The results of this clinical study demonstrate that deracoxib tablets, when administered daily for 7 days to control postoperative orthopedic pain and inflammation in dogs, are well tolerated.

Postoperative Dental Pain and Inflammation Field Study:

In this study, 62 dogs admitted to veterinary hospitals for dental extractions were randomly administered deracoxib tablets or a placebo. Drug administration started approximately 1 hour before surgery and continued once daily for 2 days postoperatively. Effectiveness was evaluated in 57 dogs and safety was evaluated in 62 dogs. There was a statistically significant reduction (p=0.0338) in the proportion of dogs that required rescue therapy to control post-surgical pain in the deracoxib treated group compared to the placebo control group. Pain assessors used a modification of the Glasgow Composite Pain Scale (mGCPS) to assess pain.7 A dog was rescued if it scored ≥ 4 on the combined mGCPS variables of Posture/Activity, Demeanor, Response to Touch, and Vocalization, or if the investigator determined at any time that pain intervention was needed. The results of this field study demonstrate that deracoxib, when administered once daily for 3 days, is effective for the control of postoperative pain and inflammation associated with dental surgery.

Adverse Reactions:

A total of 62 male and female dogs of various breeds, 1.5-16 years old, were included in the field safety analysis. The following table shows the number of dogs displaying each adverse reaction. Digestive tract disorders (diarrhea and vomiting) and systemic disorders (abnormal clinical chemistry results) were the most frequently reported findings. There were no distinct breed, age, or sex predilections for adverse reactions that were reported. No dogs were withdrawn from the study due to the occurrence of an adverse reaction.

Abnormal Health Findings in the Dental Pain Field Study1

Clinical Observation

DERAMAXX N = 31

Placebo N = 31

Vomiting

4

1

Diarrhea/soft stool

3

1

Regurgitation

0

2

Increased AST2

3

0

Increased ALT2

1

0

Hematuria

1

0

Leukocytosis

1

1

Neutrophilia

1

1

Lameness

1

0

Facial swelling

0

1

Tachycardia

0

1

1 Dogs may have experienced more than one adverse reaction during the study.

2 Included animals with results over 2x the high normal.

Post Approval Experience (Rev. 2010):

The following adverse events are based on post-approval adverse drug experience reporting. Not all adverse reactions are reported to FDA CVM. It is not always possible to reliably estimate the adverse event frequency or establish a causal relationship to product exposure using this data. The following adverse events are grouped by body system and are presented in decreasing order of reporting frequency.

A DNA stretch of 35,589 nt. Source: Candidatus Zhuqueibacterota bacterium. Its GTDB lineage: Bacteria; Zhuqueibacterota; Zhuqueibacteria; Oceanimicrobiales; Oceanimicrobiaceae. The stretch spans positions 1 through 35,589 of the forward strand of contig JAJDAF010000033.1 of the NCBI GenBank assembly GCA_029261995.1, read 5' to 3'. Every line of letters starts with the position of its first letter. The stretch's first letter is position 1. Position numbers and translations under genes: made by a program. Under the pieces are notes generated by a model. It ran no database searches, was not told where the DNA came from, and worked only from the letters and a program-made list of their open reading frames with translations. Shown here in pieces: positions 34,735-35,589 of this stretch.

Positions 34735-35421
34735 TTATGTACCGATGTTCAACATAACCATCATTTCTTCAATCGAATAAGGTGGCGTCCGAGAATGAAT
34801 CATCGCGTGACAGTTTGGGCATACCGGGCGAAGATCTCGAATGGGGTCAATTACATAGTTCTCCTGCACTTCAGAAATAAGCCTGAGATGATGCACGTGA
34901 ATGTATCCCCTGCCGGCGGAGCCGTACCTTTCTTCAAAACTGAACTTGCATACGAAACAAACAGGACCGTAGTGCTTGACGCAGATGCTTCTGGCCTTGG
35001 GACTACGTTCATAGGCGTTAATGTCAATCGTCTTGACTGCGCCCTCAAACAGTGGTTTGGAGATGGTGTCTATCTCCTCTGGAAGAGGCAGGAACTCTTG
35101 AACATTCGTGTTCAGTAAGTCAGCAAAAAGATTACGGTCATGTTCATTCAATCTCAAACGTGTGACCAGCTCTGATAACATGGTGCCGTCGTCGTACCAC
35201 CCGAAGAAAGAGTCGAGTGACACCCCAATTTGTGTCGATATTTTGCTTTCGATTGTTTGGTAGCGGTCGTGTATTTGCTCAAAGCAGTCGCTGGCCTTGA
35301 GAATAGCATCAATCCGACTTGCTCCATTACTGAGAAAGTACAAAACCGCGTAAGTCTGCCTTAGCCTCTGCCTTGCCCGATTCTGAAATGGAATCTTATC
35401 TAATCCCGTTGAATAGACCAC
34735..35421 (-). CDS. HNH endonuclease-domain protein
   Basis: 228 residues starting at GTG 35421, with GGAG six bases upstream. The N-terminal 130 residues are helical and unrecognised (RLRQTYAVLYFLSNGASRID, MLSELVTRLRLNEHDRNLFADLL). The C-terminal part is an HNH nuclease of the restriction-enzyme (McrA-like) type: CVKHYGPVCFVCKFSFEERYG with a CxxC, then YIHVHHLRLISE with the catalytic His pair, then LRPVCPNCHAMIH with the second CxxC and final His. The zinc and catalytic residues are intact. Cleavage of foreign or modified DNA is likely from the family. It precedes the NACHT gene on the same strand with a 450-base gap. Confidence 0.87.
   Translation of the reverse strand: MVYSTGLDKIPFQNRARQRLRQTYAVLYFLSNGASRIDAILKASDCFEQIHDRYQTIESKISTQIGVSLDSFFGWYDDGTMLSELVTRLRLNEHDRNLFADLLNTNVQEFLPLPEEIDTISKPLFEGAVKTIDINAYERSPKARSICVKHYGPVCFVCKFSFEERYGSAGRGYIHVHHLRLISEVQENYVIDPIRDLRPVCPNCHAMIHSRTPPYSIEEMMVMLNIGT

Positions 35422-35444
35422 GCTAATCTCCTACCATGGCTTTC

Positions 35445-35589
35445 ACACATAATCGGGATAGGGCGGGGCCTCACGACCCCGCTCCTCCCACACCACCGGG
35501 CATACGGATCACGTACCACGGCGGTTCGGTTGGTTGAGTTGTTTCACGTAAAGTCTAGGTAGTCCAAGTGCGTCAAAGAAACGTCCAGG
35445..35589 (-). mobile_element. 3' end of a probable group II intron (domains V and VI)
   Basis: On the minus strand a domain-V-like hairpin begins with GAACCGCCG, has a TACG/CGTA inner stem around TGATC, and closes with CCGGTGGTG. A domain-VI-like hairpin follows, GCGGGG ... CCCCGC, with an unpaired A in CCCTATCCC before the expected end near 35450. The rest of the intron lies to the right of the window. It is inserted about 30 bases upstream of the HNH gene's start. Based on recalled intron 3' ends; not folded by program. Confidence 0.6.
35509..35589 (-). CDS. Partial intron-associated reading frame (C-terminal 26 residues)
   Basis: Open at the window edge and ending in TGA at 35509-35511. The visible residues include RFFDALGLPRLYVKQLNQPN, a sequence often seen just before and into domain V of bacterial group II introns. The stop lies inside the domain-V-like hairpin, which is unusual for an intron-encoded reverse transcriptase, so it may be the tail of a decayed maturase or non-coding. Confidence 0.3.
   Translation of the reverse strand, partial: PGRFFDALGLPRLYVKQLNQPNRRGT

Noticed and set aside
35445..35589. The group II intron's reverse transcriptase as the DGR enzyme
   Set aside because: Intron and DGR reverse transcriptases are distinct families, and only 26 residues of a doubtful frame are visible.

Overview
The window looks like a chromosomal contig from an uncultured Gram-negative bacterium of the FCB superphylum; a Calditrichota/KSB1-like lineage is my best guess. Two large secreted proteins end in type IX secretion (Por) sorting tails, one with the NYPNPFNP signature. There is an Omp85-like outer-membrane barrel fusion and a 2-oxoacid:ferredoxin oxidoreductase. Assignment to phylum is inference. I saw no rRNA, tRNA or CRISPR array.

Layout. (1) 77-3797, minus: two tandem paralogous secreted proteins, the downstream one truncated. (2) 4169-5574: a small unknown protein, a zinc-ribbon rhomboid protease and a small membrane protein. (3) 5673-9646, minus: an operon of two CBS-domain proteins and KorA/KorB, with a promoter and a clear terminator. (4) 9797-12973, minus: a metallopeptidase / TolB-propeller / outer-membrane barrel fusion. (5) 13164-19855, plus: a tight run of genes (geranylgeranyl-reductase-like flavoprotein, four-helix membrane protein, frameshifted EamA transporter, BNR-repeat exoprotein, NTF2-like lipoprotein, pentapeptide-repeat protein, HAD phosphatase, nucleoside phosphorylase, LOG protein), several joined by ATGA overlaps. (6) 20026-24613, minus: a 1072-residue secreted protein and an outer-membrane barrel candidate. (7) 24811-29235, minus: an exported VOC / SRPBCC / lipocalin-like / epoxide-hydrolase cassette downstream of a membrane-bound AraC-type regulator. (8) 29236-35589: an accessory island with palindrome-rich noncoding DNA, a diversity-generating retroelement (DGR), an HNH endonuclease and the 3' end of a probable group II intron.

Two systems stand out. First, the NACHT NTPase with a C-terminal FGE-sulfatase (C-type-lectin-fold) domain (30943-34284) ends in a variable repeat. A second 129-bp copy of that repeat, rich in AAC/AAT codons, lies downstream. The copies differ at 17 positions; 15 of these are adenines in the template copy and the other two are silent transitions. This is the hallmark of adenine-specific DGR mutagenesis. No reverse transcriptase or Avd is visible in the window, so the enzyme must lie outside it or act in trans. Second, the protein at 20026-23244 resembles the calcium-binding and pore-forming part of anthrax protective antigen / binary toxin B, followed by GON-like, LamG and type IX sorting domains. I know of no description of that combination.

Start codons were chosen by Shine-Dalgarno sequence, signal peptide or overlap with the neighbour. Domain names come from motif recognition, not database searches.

Gastrointestinal: vomiting, diarrhea, hypoalbuminemia, melena, hematochezia, elevated amylase/lipase, hematemesis, abdominal pain, peritonitis, decreased or increased total protein and globulin, gastrointestinal perforation, gastrointestinal ulceration, hypersalivation.

General: anorexia, depression/lethargy, weight loss, weakness, fever, dehydration

Hepatic: elevated liver enzymes, hyperbilirubinemia, icterus, ascites, decreased BUN

Hematologic: anemia, leukocytosis, leukocytopenia, thrombocytopenia

Neurologic: seizures, ataxia, recumbency, trembling, confusion, collapse, hind limb paresis, nystagmus, proprioceptive disorder, vestibular signs

Behavioral: nervousness, hyperactivity, aggression, apprehension

Urologic: elevated BUN/creatinine, polydipsia, polyuria, hyper-phosphatemia, hematuria, low urine specific gravity, urinary incontinence, renal failure, urinary tract infection

Dermatologic: pruritus, erythema, urticaria, moist dermatitis, facial/muzzle edema, dermal ulceration/necrosis

Respiratory: panting, dyspnea, epistaxis, coughing

Cardiovascular: tachycardia, heart murmur, bradycardia, arrest

Sensory: Vestibular signs, glazed eyes, uveitis.

Ophthalmic: blindness, mydriasis, conjunctivitis, keratoconjunctivitis sicca, uveitis

In some cases, death has been reported as an outcome of the adverse events listed above.

To report suspected adverse drug events, contact Ceva Animal Health, LLC at 1-800-999-0297. For additional information about adverse drug experience reporting for animal drugs, contact FDA at 1-888-FDA-VETS or http://www.fda.gov/AnimalVeterinary/SafetyHealth.

For technical assistance, call Ceva Animal Health, LLC at 1-800-999-0297.

Information for Dog Owners:

OstiMax, like other drugs of its class, is not free from adverse reactions. Owners should be advised of the potential for adverse reactions and be informed of the clinical signs associated with drug intolerance. Adverse reactions may include vomiting, diarrhea, decreased appetite, dark or tarry stools, increased water consumption, increased urination, anemia, yellowing of gums, skin or white of the eye due to jaundice, lethargy, incoordination, seizure, or behavioral changes. Serious adverse reactions associated with this drug class can occur without warning and in some cases result in death (see Warnings, Post-Approval Experience and Adverse Reactions). Owners should be advised to discontinue OstiMax therapy and contact their veterinarian immediately if signs of intolerance are observed.